Aldi’s is a great example of a business that makes a small effort to reduce plastic use – they do not give their customers plastic or even paper bags. Customers of Aldi’s must bring their own reusable bags or purchase them from Aldi’s.
Boston has passed a plastic ban ordinance that has retailers adopt similar practices to that of Aldi’s, namely that they mustn’t supply plastic bags to customers.1 However, they may still supply recyclable paper bags and compostable bags, or they may sell plastic bags for 5 cents. We disagree with selling plastic bags because it defeats the purpose of protecting the environment. We believe this is a ruse offered by governments to create a tax in the form of a surcharge, while pacifying the plastics industry and making consumers believe they are doing the right thing at the same time.
With that, “in August 2014, California became the first state to enact legislation imposing a statewide ban on single-use plastic bags at large retail stores. The bill also required a 10-cent minimum charge for recycled paper bags, reusable plastic bags, and compostable bags at certain locations.” Hawaii also banned plastic bags and those with less than 40 percent recycled material, and in D.C. “all businesses that sell food or alcohol to charge 5 cents for each carryout paper or plastic bag.”2
New Zealand is the latest country to ban single-use plastic bags, following Bangladesh, China, Israel, South Africa, the Netherlands, Morocco, Kenya, Rwanda, Mauritania, Sri Lanka, Papua New Guinea, Vanuatu, Albania and Georgia. Retailer that do not phase out plastic bag use within 6 months will be fined. Other countries like the UK have implemented fees on plastic bag use.3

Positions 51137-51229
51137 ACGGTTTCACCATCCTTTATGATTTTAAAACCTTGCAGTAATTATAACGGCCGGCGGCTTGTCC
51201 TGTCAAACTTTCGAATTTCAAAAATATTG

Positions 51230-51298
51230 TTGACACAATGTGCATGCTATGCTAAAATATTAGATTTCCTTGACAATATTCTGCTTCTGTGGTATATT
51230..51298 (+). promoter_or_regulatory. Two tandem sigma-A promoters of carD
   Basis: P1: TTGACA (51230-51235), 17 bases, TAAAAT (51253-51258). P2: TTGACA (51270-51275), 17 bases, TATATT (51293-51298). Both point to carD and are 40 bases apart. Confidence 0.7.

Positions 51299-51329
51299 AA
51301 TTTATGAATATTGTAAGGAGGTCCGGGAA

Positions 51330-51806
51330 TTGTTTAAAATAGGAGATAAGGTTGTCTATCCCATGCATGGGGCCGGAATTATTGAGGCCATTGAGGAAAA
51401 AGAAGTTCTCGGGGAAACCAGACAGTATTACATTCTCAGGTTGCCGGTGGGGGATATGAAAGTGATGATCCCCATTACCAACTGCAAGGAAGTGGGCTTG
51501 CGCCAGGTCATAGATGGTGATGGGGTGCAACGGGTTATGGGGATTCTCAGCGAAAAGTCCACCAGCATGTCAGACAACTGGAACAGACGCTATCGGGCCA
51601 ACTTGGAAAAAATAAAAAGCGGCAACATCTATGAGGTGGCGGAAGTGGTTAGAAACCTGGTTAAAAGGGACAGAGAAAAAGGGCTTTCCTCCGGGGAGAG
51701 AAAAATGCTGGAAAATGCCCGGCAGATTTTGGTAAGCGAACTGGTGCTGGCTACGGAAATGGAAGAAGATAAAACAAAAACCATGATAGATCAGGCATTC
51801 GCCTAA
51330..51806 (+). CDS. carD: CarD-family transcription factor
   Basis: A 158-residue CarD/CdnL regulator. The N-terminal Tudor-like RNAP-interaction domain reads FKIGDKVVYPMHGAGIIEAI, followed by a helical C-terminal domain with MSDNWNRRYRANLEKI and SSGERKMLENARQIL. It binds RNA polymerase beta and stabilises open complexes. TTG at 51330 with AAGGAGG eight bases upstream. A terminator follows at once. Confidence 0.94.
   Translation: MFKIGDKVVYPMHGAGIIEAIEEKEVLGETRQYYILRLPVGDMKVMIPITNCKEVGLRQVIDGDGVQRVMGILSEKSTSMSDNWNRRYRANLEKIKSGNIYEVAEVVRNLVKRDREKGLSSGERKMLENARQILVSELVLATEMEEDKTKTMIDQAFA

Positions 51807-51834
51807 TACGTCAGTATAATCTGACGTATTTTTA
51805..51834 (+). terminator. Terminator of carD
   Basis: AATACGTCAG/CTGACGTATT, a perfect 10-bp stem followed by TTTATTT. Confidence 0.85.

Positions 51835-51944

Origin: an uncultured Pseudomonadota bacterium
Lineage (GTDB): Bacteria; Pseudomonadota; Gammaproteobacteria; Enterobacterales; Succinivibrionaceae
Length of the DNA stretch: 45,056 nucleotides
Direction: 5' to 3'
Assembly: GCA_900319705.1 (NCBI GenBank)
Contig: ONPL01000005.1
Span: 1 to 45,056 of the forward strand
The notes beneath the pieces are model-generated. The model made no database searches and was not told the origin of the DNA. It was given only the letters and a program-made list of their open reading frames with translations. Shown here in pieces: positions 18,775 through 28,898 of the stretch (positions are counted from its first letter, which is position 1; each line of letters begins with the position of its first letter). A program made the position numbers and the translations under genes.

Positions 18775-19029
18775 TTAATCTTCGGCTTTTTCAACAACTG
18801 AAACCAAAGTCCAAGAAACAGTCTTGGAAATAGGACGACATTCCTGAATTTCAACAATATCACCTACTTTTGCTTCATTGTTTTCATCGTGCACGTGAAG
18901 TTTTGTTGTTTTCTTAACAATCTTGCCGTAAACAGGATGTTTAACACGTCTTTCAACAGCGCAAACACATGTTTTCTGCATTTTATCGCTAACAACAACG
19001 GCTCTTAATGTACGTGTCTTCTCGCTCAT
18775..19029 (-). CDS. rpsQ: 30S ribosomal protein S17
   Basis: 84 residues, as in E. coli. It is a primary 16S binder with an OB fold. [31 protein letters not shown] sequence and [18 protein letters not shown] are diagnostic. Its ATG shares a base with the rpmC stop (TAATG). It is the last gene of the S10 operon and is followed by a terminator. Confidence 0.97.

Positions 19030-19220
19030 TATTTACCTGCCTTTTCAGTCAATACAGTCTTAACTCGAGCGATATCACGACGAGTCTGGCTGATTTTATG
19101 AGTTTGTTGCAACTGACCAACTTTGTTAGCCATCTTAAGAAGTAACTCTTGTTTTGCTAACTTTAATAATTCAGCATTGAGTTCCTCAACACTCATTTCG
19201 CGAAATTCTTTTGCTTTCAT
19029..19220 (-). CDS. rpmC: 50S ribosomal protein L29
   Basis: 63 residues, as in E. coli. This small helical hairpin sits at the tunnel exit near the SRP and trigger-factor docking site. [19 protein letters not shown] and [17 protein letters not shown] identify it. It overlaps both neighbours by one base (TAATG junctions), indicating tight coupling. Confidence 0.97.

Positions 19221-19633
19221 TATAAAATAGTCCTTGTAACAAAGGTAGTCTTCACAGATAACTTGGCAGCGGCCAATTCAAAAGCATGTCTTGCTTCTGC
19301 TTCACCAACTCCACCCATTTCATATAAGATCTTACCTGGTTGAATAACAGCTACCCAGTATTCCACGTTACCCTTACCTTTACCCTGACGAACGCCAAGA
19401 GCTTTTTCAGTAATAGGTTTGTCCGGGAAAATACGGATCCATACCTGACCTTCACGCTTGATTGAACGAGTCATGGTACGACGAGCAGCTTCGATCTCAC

Toronto placed a 5 cent fee on plastic bags – plastic bag use decreased 53 percent during the implementation of the fee (before the fee was struck down by city council). Our analysis demonstrates that total bans without fees or bans with significantly high fees produce an 80-90% reduction in plastic use.
“As of 2016, many German companies have voluntarily committed to no longer offer plastic bags to customers for free as a means to discourage their use.” Many German companies like supermarkets and grocery stores no longer offer free plastic bags. Instead, the customer must decide to buy a bag or carry their own goods. This in turn has led to a massive decrease in plastic use. “According to the Wiesbaden-based association, German residents used 29 plastic bags per capita on average in 2017 compared to 45 per capita in 2016.”